Only after this study is done should a molder look at part dimensions. Part dimensions are a function of shrinkage, which is based on the Pressure-Volume-Temperature (PVT) relationship for the given plastic. Shrinkage here is related to volume, and therefore the given volume is dependent on pressure and temperature. Therefore, pack and hold pressures and melt and/or mold temperatures are the main factors that affect the part dimensions. There are several other factors that affect the dimensions and will be discussed in a later article. The technique of Design of Experiments (DOE) is used to evaluate the dimensions. During a DOE, parts are molded at the four corners and the dimensions are plotted as contour plots inside an inscribed rectangular window.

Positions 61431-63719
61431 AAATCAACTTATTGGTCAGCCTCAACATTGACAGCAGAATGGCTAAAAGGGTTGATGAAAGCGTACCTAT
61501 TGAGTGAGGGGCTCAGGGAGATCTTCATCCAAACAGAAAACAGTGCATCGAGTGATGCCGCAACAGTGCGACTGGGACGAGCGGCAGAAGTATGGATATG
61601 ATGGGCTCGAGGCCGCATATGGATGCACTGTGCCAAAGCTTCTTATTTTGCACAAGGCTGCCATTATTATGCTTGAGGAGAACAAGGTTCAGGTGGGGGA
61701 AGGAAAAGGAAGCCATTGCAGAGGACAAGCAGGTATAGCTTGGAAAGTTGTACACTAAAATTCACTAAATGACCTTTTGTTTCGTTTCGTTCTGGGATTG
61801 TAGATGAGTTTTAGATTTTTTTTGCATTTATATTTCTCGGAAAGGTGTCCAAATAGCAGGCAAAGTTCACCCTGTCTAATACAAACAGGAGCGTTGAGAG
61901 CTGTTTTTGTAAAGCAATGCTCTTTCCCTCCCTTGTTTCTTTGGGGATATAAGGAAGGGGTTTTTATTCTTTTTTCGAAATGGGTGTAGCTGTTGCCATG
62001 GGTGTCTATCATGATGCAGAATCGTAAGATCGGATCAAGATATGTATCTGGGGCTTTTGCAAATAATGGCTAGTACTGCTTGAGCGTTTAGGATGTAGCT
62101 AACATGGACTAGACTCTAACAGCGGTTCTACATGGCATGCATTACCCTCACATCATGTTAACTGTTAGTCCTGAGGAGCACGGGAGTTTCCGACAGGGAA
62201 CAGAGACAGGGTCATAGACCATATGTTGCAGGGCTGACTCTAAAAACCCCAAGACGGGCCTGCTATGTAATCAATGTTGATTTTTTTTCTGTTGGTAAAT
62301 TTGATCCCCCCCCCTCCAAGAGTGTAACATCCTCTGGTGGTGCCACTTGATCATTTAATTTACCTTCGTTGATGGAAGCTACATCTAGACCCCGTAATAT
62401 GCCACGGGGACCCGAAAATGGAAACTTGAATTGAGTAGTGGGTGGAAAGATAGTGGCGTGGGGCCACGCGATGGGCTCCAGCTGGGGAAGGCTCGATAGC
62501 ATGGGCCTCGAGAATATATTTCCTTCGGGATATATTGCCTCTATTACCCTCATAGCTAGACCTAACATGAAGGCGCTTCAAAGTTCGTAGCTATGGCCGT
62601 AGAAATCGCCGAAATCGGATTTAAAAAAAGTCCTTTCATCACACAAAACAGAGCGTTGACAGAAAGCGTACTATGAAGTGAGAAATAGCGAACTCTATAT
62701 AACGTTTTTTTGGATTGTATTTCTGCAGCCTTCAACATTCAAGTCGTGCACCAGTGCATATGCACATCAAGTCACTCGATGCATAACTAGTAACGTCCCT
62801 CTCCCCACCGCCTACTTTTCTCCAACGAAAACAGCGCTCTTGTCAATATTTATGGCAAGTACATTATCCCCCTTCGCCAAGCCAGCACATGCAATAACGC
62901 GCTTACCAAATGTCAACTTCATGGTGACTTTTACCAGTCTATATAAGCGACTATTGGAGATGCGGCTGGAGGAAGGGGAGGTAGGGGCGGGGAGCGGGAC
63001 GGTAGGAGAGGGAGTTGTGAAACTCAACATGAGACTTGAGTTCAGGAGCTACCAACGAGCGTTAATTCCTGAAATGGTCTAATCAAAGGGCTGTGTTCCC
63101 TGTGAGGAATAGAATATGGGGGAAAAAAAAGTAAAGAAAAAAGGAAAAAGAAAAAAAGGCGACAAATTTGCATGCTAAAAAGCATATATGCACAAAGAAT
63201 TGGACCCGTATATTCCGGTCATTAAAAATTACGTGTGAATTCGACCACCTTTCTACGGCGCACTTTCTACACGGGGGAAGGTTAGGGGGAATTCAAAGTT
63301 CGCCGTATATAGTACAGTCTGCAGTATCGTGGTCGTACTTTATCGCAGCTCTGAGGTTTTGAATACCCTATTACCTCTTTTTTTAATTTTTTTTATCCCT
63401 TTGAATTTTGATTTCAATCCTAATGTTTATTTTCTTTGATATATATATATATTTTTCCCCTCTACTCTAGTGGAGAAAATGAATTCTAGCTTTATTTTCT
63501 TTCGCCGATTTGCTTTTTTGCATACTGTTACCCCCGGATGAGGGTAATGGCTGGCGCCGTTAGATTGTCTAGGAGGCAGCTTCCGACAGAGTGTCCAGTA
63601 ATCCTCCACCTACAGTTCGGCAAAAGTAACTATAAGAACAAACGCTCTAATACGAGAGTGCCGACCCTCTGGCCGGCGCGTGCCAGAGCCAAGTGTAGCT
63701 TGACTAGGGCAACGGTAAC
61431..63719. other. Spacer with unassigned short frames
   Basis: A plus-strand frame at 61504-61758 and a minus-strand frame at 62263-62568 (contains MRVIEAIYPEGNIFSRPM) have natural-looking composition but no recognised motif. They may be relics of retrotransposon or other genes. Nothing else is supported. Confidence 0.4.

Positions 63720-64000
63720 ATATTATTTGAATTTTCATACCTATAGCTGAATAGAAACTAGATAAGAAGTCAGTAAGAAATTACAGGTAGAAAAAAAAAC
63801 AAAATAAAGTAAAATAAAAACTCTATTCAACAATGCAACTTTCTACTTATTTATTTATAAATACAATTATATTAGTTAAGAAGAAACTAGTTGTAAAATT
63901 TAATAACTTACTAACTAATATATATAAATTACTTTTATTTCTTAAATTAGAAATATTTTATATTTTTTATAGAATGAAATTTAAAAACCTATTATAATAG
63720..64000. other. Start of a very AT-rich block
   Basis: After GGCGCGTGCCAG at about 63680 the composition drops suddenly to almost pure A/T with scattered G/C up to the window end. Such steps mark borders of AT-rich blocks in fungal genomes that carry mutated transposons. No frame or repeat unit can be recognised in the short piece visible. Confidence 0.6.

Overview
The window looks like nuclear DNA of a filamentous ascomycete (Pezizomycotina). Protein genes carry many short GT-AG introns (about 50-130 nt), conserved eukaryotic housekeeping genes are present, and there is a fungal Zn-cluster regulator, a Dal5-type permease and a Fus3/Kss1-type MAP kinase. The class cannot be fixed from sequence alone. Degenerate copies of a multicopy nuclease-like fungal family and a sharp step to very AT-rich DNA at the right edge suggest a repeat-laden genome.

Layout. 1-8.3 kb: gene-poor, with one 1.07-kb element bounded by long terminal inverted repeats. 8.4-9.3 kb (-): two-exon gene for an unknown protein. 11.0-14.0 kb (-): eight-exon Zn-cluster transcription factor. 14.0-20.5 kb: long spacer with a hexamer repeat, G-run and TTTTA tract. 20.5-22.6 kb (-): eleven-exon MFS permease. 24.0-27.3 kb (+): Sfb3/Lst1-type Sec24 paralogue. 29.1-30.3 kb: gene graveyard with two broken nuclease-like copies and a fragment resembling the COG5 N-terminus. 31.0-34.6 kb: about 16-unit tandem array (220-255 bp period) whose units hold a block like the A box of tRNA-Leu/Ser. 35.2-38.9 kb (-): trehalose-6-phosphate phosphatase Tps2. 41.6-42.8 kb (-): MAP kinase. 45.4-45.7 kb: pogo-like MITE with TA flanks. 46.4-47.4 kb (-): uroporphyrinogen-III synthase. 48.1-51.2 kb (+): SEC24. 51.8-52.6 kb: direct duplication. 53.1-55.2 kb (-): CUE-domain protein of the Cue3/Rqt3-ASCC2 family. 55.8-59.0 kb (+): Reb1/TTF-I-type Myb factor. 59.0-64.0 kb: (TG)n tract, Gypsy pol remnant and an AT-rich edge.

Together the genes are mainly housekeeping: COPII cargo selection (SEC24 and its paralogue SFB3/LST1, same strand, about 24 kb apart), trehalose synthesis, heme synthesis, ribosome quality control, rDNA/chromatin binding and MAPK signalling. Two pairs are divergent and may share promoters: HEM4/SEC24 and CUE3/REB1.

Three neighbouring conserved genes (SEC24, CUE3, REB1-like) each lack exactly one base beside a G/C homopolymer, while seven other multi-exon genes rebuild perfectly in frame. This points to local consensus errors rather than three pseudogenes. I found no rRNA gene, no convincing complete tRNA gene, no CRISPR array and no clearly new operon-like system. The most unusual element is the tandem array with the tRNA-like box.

In Fig. 3, the diameter of the wheel considered for the CPW study is plotted from the DOE results. The nominal value is 1.685 in. with a tolerance of 0.006 in. on the lower side and 0.009 in. on the upper side. The outside box is the CPW, and the inside box that was drawn based on the green contours is the Dimensional Process Window (DPW). The solid green line is the nominal value, and clicking anywhere on the line will give the combination settings of the pack-and-hold pressure and the melt temperature to produce parts at the nominal value. For the DPW, the lows and highs for the pressure are 4250 and 7250 psi and 480 F and 520 F for the temperature. The center of the window is 5750 psi and 500 F. Molding at the center of the window will again give us a robust process, since on either side of this setting there is plenty of room for any variation and shift.